The Tomatometer rating – based on the published opinions of hundreds of film and television critics – is a trusted measurement of movie and TV programming quality for millions of moviegoers. It represents the percentage of professional critic reviews that are positive for a given film or television show.
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The Tomatometer is 60% or higher.
The Tomatometer is 59% or lower.
Movies and TV shows are Certified Fresh with a steady Tomatometer of 75% or higher after a set amount of reviews (80 for wide-release movies, 40 for limited-release movies, 20 for TV shows), including 5 reviews from Top Critics.
Percentage of users who rate a movie or TV show positively.
Unfailingly maudlin, Joel Edgerton keeps a cool distance and, though elevated by sterling performances from its leads, this results in a glaring disconnect between his moral crusade and its tangible value.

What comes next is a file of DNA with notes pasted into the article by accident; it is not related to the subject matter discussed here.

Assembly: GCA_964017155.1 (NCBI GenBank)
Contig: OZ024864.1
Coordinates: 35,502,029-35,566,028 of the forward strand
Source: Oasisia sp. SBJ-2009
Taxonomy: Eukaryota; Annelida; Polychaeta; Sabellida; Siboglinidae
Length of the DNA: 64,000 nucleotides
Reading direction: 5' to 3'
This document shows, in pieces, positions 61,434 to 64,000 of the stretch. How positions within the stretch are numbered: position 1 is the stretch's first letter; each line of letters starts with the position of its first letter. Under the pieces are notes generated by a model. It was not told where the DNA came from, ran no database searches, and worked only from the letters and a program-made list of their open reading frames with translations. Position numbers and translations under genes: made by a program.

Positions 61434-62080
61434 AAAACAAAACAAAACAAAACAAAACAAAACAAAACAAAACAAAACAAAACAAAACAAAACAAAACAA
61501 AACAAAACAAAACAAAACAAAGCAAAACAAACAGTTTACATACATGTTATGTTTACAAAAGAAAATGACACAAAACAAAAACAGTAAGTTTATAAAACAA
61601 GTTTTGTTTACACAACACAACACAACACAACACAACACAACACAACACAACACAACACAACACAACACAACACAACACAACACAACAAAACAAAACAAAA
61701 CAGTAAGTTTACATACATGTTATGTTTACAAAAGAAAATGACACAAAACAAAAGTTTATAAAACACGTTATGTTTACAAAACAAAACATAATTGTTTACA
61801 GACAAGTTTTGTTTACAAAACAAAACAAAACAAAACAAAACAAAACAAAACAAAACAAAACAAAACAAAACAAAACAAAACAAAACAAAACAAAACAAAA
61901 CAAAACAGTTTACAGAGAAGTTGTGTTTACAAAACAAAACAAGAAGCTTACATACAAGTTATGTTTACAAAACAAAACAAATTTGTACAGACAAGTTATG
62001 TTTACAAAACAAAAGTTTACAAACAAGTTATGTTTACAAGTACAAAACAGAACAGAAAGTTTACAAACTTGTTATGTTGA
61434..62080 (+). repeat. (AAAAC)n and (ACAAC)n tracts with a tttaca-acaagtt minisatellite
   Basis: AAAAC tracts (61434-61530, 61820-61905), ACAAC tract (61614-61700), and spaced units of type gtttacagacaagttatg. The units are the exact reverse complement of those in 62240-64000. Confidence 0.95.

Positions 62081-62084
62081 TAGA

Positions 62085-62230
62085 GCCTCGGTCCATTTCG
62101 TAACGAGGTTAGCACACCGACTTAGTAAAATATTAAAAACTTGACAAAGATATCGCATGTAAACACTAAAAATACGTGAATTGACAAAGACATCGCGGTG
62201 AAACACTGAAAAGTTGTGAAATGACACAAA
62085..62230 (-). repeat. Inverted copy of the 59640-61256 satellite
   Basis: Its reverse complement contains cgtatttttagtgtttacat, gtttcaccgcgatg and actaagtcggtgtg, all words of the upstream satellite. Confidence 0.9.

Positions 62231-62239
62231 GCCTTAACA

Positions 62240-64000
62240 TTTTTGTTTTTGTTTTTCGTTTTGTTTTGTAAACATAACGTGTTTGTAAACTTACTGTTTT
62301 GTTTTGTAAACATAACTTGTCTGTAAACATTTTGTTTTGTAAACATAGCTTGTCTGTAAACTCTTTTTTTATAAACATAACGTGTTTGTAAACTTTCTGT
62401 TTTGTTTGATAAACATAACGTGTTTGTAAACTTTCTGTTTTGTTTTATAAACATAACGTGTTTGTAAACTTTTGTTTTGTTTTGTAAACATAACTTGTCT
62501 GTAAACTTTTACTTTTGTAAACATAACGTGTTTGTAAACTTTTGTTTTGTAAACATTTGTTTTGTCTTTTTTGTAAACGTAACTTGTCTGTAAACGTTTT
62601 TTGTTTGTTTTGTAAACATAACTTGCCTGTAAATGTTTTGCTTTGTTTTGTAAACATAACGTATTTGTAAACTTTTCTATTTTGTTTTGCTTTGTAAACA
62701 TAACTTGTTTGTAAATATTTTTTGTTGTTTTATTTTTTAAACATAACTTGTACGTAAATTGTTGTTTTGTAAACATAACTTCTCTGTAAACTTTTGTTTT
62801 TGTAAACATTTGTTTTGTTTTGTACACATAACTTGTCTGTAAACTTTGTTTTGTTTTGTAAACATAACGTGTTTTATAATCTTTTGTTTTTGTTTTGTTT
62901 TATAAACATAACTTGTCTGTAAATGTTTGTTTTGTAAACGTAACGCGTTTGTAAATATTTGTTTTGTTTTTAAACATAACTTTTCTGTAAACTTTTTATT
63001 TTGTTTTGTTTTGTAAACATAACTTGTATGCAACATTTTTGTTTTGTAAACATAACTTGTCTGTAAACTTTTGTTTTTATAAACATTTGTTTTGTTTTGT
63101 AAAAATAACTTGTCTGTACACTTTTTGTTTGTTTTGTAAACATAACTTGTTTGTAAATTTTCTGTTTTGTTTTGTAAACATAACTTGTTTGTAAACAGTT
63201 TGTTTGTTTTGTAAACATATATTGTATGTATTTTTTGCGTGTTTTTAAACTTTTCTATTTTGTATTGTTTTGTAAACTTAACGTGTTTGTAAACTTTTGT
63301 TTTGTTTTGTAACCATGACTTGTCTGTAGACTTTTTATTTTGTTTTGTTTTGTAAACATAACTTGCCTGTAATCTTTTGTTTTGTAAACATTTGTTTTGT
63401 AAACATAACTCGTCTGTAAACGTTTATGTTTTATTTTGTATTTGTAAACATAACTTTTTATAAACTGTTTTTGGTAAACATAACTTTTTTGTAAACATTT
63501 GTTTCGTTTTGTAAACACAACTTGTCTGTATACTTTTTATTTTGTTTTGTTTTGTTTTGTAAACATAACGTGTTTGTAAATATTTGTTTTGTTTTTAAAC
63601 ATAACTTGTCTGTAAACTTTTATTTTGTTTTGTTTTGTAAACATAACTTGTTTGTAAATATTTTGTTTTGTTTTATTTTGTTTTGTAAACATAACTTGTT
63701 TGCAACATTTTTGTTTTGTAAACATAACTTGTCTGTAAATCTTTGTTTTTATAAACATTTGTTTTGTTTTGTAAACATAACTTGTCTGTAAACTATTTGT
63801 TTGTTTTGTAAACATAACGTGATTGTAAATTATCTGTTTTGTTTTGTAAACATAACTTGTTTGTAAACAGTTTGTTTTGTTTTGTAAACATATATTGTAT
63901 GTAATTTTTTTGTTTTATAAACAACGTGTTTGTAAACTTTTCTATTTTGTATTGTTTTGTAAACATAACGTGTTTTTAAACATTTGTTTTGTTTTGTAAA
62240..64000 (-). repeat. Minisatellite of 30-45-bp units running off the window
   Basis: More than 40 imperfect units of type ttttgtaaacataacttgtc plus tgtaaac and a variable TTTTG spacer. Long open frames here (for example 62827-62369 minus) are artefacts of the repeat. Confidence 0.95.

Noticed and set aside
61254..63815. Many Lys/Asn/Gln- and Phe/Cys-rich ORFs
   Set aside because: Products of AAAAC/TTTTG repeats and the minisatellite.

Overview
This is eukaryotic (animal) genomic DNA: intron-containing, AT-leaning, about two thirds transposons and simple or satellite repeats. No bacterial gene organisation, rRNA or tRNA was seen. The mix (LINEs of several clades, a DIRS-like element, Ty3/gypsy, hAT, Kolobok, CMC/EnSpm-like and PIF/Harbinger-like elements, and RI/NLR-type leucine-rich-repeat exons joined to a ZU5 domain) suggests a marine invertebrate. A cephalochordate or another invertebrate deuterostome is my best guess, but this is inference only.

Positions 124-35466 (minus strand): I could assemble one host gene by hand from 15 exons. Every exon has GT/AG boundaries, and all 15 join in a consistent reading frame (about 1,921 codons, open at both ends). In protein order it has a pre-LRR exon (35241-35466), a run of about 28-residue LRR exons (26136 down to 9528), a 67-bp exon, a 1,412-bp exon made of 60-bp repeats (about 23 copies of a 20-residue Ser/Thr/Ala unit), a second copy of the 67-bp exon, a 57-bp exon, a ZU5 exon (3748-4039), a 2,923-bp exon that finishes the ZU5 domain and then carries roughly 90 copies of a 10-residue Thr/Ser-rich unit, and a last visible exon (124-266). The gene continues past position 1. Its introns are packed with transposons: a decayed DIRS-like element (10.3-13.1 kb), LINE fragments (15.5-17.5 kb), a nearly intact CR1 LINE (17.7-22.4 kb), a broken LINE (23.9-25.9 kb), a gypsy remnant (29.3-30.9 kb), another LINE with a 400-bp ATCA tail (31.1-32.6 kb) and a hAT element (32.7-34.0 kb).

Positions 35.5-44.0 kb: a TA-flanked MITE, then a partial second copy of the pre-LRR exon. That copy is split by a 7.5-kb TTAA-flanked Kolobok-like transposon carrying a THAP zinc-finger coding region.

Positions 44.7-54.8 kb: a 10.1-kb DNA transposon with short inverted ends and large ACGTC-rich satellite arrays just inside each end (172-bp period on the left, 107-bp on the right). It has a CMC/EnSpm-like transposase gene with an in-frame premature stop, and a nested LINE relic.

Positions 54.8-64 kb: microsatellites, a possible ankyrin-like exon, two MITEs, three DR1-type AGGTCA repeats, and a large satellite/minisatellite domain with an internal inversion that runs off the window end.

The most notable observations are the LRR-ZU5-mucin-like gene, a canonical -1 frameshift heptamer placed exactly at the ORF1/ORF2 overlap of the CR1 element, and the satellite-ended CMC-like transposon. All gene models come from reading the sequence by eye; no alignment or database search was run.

Takes a difficult subject - a teen's experience with gay conversion therapy - and turns it into a lulling, don't-rock-the-boat drama, devaluing the trauma of the subject matter with a monotonous and flatlined delivery.
It's a drama that takes deep pleasure in watching its protagonist suffer, never really taking a single moment to explore his mental state unless it's being yelled at the audience or another character on screen.
The film is perfunctory in all regards, but there is no fire or vitality in the proceedings. It feels sanitized and safe, as though the subject was important enough to justify washing the narrative clean of...challenging or confrontational elements.
Boy Erased is not designed to be punishing or even uncomfortable to sit through. On the contrary, it seeks to flatter the audience at every turn, inviting you to join it in shaking your head in righteous faux-concern.
You can make out that the activities are insidious, and the actors do their best to convey shame and discomfort at being constantly humiliated. And yet I could not help but feel as though their true horror was being held back from me.